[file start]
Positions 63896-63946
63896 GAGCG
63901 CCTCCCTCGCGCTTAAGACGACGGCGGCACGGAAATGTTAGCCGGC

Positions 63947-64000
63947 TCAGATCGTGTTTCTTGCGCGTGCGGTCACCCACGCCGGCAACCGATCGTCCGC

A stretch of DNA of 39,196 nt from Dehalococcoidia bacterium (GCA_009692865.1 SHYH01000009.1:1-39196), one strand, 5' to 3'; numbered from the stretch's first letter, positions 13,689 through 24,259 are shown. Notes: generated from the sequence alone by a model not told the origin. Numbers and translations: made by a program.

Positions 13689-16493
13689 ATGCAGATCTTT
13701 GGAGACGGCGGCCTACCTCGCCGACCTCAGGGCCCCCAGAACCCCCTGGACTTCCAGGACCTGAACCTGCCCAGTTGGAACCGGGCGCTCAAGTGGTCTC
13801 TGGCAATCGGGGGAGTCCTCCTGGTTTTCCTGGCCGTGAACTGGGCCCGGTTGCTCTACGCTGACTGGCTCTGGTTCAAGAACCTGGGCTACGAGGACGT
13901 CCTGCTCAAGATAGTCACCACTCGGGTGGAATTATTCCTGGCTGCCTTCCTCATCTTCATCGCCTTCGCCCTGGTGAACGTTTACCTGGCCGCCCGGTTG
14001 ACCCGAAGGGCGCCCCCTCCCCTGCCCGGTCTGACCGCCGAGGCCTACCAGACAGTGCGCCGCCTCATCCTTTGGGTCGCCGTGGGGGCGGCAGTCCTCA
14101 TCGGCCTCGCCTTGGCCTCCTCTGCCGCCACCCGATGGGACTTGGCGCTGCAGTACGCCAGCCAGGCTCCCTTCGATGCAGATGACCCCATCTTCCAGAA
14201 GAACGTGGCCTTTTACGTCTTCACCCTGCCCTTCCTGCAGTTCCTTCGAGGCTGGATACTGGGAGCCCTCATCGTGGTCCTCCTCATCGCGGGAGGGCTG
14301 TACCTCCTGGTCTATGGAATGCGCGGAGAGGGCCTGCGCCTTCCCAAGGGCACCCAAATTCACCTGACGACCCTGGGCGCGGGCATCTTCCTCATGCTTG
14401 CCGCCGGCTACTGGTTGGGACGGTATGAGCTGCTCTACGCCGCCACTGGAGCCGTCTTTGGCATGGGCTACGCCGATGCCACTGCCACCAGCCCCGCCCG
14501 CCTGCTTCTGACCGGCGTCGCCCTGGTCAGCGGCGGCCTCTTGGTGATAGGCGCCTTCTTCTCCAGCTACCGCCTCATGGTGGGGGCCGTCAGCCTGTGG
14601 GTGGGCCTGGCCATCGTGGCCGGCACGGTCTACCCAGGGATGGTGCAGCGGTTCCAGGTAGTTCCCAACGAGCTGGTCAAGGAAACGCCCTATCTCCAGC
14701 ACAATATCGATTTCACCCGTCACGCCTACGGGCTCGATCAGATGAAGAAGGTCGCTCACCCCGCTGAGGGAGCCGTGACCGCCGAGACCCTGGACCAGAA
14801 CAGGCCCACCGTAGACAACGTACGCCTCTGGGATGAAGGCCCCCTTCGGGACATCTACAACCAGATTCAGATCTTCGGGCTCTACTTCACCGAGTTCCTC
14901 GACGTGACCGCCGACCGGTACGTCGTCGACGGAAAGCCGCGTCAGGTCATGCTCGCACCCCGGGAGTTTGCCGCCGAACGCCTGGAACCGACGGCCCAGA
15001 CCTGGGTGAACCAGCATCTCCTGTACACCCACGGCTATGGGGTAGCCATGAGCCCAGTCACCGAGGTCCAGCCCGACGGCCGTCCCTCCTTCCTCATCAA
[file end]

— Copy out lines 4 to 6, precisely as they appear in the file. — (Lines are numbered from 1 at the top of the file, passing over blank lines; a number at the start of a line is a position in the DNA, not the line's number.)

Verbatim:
Positions 63947-64000
63947 TCAGATCGTGTTTCTTGCGCGTGCGGTCACCCACGCCGGCAACCGATCGTCCGC

A stretch of DNA of 39,196 nt from Dehalococcoidia bacterium (GCA_009692865.1 SHYH01000009.1:1-39196), one strand, 5' to 3'; numbered from the stretch's first letter, positions 13,689 through 24,259 are shown. Notes: generated from the sequence alone by a model not told the origin. Numbers and translations: made by a program.